55.4 F
Fort Worth
Monday, November 23, 2020
Business Dow sinks 943 points as surging virus plagues Wall Street

Dow sinks 943 points as surging virus plagues Wall Street

Other News

Stocks fall as virus worries force big rally to take a pause

By STAN CHOE and DAMIAN J. TROISE AP Business Writers NEW YORK (AP) — Worries about the worsening pandemic pushed Wall Street to tap the...

Dow returns to record, S&P 500 goes higher on vaccine hopes

By STAN CHOE and DAMIAN J. TROISE AP Business Writers NEW YORK (AP) — The Dow Jones Industrial Average returned to a record Monday for...

S&P 500 closes at record as possible vaccine lifts markets

By KEN SWEET and DAMIAN TROISE AP Business Writers The S&P 500 closed at a record high on Friday as optimism built among investors that...

Stocks pull further below record highs as infections spread

By STAN CHOE and DAMIAN J. TROISE AP Business Writers NEW YORK (AP) — U.S. stocks pulled back on Thursday, amid increasing worries about worsening...

By STAN CHOE, DAMIAN J. TROISE and ALEX VEIGA AP Business Writers

The Dow Jones Industrial Average sank 943 points Wednesday as surging coronavirus cases forced more shutdown measures in Europe and raised fears of more restrictions in the U.S.

The S&P 500 slid 3.5%, its third straight loss and its biggest drop since June. The benchmark index is already down 5.6% this week, on track for its biggest weekly decline since March. That’s when the market was in the midst of selling off as strict lockdowns around the world choked the economy into recession.

Investors are growing increasingly anxious that the economy will lose momentum should more shutdowns be imposed just as prospects for more economic support from Washington have dwindled as Election Day nears.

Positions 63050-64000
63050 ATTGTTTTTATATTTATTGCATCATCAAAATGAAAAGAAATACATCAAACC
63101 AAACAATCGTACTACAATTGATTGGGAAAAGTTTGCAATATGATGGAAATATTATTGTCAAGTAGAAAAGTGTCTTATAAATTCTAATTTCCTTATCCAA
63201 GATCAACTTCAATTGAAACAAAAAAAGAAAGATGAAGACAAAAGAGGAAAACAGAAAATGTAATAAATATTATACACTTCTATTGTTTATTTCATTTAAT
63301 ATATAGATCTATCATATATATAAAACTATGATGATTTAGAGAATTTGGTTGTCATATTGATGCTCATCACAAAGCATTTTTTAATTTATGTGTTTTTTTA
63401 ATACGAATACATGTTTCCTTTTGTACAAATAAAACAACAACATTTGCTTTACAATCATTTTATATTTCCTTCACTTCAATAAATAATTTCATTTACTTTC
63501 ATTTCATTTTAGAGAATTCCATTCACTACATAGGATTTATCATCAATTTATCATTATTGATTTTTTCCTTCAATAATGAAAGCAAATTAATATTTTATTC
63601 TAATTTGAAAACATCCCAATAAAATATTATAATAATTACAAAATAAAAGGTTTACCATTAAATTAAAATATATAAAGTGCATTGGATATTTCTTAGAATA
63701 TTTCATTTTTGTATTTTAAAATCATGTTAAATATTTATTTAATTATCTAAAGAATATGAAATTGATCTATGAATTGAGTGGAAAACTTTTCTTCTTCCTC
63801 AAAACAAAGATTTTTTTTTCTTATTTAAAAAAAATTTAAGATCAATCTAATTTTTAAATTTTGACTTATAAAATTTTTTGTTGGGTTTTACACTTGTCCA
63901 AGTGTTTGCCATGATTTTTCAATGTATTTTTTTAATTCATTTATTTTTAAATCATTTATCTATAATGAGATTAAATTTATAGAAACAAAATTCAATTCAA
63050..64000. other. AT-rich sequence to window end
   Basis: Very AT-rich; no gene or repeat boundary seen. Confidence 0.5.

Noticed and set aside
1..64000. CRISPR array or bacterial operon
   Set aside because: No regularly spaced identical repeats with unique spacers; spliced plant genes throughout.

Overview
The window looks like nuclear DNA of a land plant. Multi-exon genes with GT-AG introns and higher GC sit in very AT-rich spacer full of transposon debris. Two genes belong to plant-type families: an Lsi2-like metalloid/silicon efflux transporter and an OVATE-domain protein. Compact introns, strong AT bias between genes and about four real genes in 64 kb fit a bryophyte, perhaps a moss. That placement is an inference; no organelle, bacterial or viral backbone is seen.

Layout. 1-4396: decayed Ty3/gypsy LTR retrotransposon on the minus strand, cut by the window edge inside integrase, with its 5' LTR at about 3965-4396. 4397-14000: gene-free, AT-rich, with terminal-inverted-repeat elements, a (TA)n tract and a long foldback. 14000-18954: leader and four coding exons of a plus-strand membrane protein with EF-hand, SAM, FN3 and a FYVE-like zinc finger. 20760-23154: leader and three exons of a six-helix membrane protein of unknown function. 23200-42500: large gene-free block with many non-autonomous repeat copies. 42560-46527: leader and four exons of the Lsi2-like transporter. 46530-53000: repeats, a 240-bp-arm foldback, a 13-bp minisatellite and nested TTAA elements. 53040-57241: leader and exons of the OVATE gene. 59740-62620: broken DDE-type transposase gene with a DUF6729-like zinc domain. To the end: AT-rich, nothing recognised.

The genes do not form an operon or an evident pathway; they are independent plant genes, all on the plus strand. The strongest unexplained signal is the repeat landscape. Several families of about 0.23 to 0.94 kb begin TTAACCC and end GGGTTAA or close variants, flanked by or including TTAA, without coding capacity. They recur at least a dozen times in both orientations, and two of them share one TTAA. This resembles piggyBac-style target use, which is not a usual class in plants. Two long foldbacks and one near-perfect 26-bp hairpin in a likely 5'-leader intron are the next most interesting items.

“Many people had come to believe we were at least stable, and now we’re having a second uptick, which throws potential GDP and everything else up in the air,” said Randy Frederick, vice president of trading & derivatives at Charles Schwab. “I did not expect this level of volatility or this degree of a sell-off.”

The S&P 500 lost 119.65 points to 3,271.03. The Dow lost 943.24 points, or 3.4%, to 26,519.95. The Nasdaq composite slumped 426.48 points, or 3.7%, to 11,004.87. The selling was widespread, and 96% of stocks in the S&P 500 fell.

The selling in U.S. markets followed broad declines in Europe, where the French president announced tough measures to slow the virus’ spread and German officials agreed to impose a four-week partial lockdown. The measures may not be as stringent as the shutdown orders that swept the world early this year, but the worry is they could still hit the already weakened global economy.

Coronavirus counts are also climbing at a troubling rate in much of the United States, and the number of deaths and hospitalizations due to COVID-19 are on the rise. Even if the most restrictive lockdowns don’t return, investors worry that the worsening pandemic could scare away customers of businesses regardless and sap away their profits.

Crude oil tumbled on worries that an economy already weakened by the virus would consume even less energy and allow excess supplies to build higher. Benchmark U.S. crude dropped 5.7% to $37.39 per barrel. Brent crude, the international standard, fell 5.4% to $39.12 per barrel.

Instead, investors headed into the safety of U.S. government bonds. The yield on the 10-year Treasury note fell to 0.77% from 0.79% late Tuesday. It was as high as 0.87% last week.

A measure of fear in the stock market touched its highest level since June, when the market suddenly tumbled amid concerns that a “second wave” of coronavirus infections had arrived. The VIX measures how much volatility investors expect from the S&P 500, and it climbed 20.8% Wednesday.